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    Originally Posted by lordsmurf
    I would concur, the SR-V101US would be a great model, just $270 new. Shop B&H

    And the find a used Vidicraft Proc Amp for about $40-70 or so. An Elite Video BVP-4 Proc Amp is more advanced, but not sure if you need it or not. Those run about $200-400 used. Shop eBay.
    Looked again and that SR-V101US does look like a nice alternate option. Thanks for the heads up, folks.

    I've looked at the Vidicraft proc amps on eBay, but as they've been described on these forums, all of them seem composite-only and I have a kind of personal allergy to composite video ports. Economical as it would be to go with a used Vidicraft, I don't think I can bring myself to do it. I don't have a laserdisc player where there'd be some technical argument to use composite video over s-video.

    Am currently watching one of those BVP-4's on eBay, but my luck with auctions doesn't seem great. Always get out-sniped by the more determined and cutthroat buyers. Also, nice as those Elite Video units sound, if the price rocketed up towards $400, I'd feel better about just going for a Sign Video unit, since they're still sold new. We shall see.
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    LS, what about d-vhs? I see JVC HM-DH40000 D-VHS HDTV recorder for $299.99, cheaper than the 9911.
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  18. Video Restorer lordsmurf's Avatar
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    Originally Posted by anzimike
    LS, what about d-vhs? I see JVC HM-DH40000 D-VHS HDTV recorder for $299.99, cheaper than the 9911.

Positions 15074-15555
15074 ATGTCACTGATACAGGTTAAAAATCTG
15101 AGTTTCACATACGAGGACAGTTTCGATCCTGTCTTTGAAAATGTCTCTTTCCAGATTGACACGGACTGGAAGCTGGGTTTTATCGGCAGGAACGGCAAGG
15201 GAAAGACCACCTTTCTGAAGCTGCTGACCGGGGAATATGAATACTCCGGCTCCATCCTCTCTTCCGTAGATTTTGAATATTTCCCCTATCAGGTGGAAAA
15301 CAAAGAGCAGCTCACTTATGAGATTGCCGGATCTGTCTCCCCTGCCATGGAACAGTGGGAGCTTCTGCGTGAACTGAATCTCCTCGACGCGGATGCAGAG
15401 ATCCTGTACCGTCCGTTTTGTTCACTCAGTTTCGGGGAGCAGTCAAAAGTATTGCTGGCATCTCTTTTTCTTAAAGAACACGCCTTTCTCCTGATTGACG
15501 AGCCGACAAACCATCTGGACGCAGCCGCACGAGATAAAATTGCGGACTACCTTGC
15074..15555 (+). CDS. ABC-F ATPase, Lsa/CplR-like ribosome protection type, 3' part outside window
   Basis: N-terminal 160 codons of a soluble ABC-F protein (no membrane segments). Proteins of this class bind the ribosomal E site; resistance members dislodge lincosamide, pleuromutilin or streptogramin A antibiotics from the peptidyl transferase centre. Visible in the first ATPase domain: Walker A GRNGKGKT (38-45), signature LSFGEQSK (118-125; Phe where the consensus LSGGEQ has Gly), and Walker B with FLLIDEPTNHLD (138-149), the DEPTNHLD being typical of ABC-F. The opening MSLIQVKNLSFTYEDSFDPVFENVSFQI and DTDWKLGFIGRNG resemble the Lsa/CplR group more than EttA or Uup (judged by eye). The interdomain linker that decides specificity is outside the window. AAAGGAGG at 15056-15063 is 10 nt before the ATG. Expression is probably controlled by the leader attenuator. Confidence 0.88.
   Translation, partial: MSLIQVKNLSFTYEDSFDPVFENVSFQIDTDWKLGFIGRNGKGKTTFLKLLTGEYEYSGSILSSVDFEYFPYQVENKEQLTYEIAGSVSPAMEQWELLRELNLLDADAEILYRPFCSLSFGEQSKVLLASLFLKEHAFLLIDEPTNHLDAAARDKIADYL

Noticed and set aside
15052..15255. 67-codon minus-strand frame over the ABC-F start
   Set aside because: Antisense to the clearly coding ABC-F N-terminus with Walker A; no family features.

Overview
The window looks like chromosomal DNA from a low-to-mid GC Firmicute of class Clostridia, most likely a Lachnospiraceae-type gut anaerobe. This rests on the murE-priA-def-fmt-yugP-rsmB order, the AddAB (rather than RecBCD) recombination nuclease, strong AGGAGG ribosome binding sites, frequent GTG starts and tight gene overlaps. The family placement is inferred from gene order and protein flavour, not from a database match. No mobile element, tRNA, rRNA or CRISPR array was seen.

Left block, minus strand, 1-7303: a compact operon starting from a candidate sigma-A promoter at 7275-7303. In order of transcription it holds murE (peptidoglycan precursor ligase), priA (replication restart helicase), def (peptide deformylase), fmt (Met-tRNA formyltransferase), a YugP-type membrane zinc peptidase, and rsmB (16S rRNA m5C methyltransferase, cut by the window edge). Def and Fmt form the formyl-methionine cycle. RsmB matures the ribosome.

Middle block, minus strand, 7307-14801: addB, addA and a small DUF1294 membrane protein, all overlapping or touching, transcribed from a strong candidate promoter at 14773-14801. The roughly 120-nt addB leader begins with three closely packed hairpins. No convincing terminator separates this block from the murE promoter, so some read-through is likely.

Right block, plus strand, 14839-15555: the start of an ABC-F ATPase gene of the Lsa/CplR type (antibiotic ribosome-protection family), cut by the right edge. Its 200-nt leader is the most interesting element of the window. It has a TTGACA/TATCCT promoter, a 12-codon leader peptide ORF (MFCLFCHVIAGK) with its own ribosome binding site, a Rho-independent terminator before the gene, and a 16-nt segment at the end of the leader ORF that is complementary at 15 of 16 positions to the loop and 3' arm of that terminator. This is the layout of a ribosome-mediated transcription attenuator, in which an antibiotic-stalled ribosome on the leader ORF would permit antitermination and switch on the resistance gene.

The D-VHS has nice sync filters. It's also nice for recording.
    But it's no competition to the high end S-VHS units, for cleaning VHS/S-VHS tapes.
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    thanks!
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  20. Member Marvingj's Avatar
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    The Shorter the chain is probably the better but mines is Super Long....Check this out JVC 7900>AVT-8710>Vidicraft Detailer 2> Panny ES10>Sony EV-500w Color Corrector> Laird Pro Amp> Hauppauge 350.............Can't Decide what I need to take off But I get the Greatest Picture...When I Dubbed Of Course it goes to the JVC DVD Recorder!!!! I need to shorten the chain OH Yea Nothing But Monster Cables Of The Way!!
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  21. Preservationist davideck's Avatar
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    Originally Posted by anitract
    Try the JVC SR-V101US. I've had nothing but positive experiences with the SR-V101US so far!
    Originally Posted by lordsmurf
    I would concur, the SR-V101US would be a great model
    As long as we're pluggin' VCRs, I cast a vote for my JVC HR-S6800U.

    Now, let me be the first to acknowledge that my JVC HR-S9600U through my TBC-3000 makes fantastic pictures! I use it for capturing whenever it is the best choice.

    But, for tapes with good quality recordings, I prefer the capture quality of my HR-S6800U through my TBC-3000.
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  22. Preservationist davideck's Avatar
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    Originally Posted by lordsmurf
    Originally Posted by davideck
    Originally Posted by lordsmurf
    The TBC alone simply cannot provide image cleaning. That's not what a TBC is for. While it undoubtedly can clean the image, that's not its goal
    So do you agree or disagree that a TBC can improve image quality?
    Agree. Always have. But it's minimal as compared to what a JVC S-VHS unit can do. The reason is simply because the JVC is made to clean, and implores more than just a line TBC.
    I Agree.
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  23. Member Leighgion's Avatar
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    Following the advice of all you helpful folks, I've got a JVC SR-V101US on order.

    Going to hunt on the proc amp to see what I can get.